Anyway, one of the more irritating songs that was on the list was “Got You Where I Want You” by the Flys. Besides being painful aurally (ugh, that sexy voice…NOT.), I’d like to take the first workday of the week (Monday, fyi) to take apart the smart lyrics in the song. The lyrics are in a different color.

Hey what’s the point of this
Oh hey, what’s your favorite song
Maybe we could hum along

Yeah, what IS the point of this song? My favorite song, at least for today, is this gem right here. That’s why I’m featuring it, OBVIOUSLY.

Well I think you’re smart
You sweet thing
Tell me your name
I’m dying here

He thinks this girl is smart. He already has given her this cheesy pet name, too. All THIS before knowing her actual name? I hope we can all agree that “I think you’re smart” is just a pick-up line catered to girls who are beautiful but are insecure about their intelligence. Girls with low self-esteem (Arrested Development reference)?

Ooh got you where I want you
Ooh got you where I want you
yeah

Where YOU want her? Hmm, alone and helpless in a dark alley?

Hey, maybe just a smile
Oh hey, did you know that I can’t dance
Could we talk for a while

Revealing your “safe” flaws? How cute.

Suffer suffer
You don’t get no rougher
Rub it up baby girl
Torture me like no other

Gross.

Suffer suffer
You don’t get no rougher
When you rock me baby
Put your thing on me lover

Might I ask what “thing” is he referring to? I think sexuality expressed in lyrics is fine. There are some that are well done.  The Bible even has buttloads of these references between lovers in the book Song of Songs. My husband and I used to make tons of mixes for each other back when we were dating (and some still on special occasions like anniversaries and birthdays). The Flys are just not clever enough to have some well-written lyrics. And oh, did I mention that this song is just a bit SEXIST?

True, there are worse songs out there–much worse as far as quality and of course, content. This song though, along with the songs I’m going to hopefully be featuring every Monday are subtle at their stupidity. So… stay tuned fellas for next week’s (Stupid) Music Monday!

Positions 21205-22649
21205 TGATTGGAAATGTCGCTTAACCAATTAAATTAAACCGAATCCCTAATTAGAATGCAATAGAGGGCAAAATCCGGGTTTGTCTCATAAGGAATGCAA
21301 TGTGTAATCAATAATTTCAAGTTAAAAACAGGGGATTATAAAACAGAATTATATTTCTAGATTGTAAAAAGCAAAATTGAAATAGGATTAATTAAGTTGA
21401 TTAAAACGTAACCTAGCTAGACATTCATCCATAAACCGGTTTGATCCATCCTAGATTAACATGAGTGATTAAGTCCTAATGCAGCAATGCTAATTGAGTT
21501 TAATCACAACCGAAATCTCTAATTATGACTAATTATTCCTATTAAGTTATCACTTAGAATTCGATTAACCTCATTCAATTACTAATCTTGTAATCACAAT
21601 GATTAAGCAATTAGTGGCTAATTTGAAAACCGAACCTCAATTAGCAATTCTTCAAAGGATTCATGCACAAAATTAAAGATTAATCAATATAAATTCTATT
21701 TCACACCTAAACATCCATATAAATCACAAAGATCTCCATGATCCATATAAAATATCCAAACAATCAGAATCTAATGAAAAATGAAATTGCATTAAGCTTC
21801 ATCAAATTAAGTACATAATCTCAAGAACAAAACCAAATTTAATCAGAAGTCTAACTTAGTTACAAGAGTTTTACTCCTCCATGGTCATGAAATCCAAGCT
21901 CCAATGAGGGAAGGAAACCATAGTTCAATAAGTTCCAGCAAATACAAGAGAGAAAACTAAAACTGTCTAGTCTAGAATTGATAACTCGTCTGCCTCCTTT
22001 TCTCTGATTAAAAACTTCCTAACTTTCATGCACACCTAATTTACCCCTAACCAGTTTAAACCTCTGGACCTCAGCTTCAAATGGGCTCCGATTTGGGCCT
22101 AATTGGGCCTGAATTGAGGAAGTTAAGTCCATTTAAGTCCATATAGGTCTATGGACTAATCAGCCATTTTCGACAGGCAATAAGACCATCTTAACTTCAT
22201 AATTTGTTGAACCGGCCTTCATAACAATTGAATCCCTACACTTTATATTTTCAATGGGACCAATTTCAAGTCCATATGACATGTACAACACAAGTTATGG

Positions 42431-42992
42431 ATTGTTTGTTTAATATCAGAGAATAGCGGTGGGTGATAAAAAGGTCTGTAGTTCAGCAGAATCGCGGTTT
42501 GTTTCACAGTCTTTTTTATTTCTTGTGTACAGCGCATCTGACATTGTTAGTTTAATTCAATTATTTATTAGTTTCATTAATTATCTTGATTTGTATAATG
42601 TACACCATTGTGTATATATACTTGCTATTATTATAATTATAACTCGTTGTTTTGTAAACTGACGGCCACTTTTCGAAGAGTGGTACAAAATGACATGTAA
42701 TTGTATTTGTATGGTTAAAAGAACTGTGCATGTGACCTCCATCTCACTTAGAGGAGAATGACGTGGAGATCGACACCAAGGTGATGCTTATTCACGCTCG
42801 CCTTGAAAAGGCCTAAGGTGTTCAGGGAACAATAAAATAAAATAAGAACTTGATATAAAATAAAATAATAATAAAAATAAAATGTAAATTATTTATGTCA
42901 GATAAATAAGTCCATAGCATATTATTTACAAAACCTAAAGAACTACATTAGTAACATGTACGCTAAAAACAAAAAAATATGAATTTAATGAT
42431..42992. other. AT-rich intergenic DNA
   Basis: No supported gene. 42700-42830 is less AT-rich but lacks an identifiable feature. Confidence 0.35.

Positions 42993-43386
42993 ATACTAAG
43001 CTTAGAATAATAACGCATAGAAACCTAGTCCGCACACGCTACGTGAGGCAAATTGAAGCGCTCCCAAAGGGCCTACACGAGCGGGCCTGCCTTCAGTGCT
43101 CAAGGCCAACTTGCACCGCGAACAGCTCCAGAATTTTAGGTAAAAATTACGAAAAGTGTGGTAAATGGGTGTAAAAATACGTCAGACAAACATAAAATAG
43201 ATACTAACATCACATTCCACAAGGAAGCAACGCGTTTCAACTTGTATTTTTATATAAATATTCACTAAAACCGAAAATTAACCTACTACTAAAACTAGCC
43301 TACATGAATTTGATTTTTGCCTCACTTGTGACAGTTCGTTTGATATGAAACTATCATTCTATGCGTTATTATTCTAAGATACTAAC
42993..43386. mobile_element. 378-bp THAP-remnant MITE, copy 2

Indie Band Goes Mainstream via Runway: Wild Cub @ Rebecca Minkoff Fall ’13

I am a supporter of underdogs and indie artists, so I was pleasantly surprised to hear about small-time Nashville band Wild Cub‘s being chosen to play at Rebecca Minkoff’s Fall 2013 runway in New York. Minkoff, according to MTV, at least recently has chosen bands to play at her shows—including NYC native Theophilus London and THE GOASTT (a band members Sean Lennon & model Charlotte Kemp Muhl), a more obvious fashion music choice.

REBECCA MINKOFF FALL 2013 FASHION SHOW I really liked the clothes, but I can’t pretend that I enjoyed the music nor can I vouch for Minkoff’s statement that Wild Cub’s music matched the the runway’s theme. Her Fall 2013 clothes did have somewhat of an 80s vibe to it, which Wild Cub has elements of. The clothes, however, also had an edgier futuristic theme, which I cannot visualize at all from the music. If the show reminded me of a time, it would be a mix of 1980 and 2020. Wild Cub is 1986-1990, which many can agree, encompasses the worst time in music history.

I am happy though for these guys and their sudden success from being featured at NYC’s fashion week. I hope that gives more indie artists out there hope that they can be instantly recognized through fans like Rebecca (who happens to be a big style icon) without being in the Top 40.

A few of my favorite looks from the show:

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It reflects a sad reality, though, that our pop icons don’t necessarily have the best taste in music, and they choose to give the spotlight to whoever happens to catch their attention. That’s how it is on the radio, though, so I guess that’s how it’s going to be on the runway. It seems to be the way most of us non-musicians pick and choose our music. I can’t tell you technically why I don’t like Wild Cub, but I can tell you that they just don’t fit my taste. My husband, who’s a musician, can  explain why he didn’t like it either, but I am representing the population who can discern subpar music without being musicians ourselves.

If I had to come up with a comparison that’s not so bad, I’d compare their sound to David Byrne’s late ’80s/early ’90s solo worldy-sounding music. David Byrne is awesome. I love The Talking Heads, but I am just not a huge fan of Byrne’s later work.

Wild Cub, you remind me of later David Byrne. Congratulations and have fun having tons of fashionista fans.

Multimedia source: rebeccaminkoff.com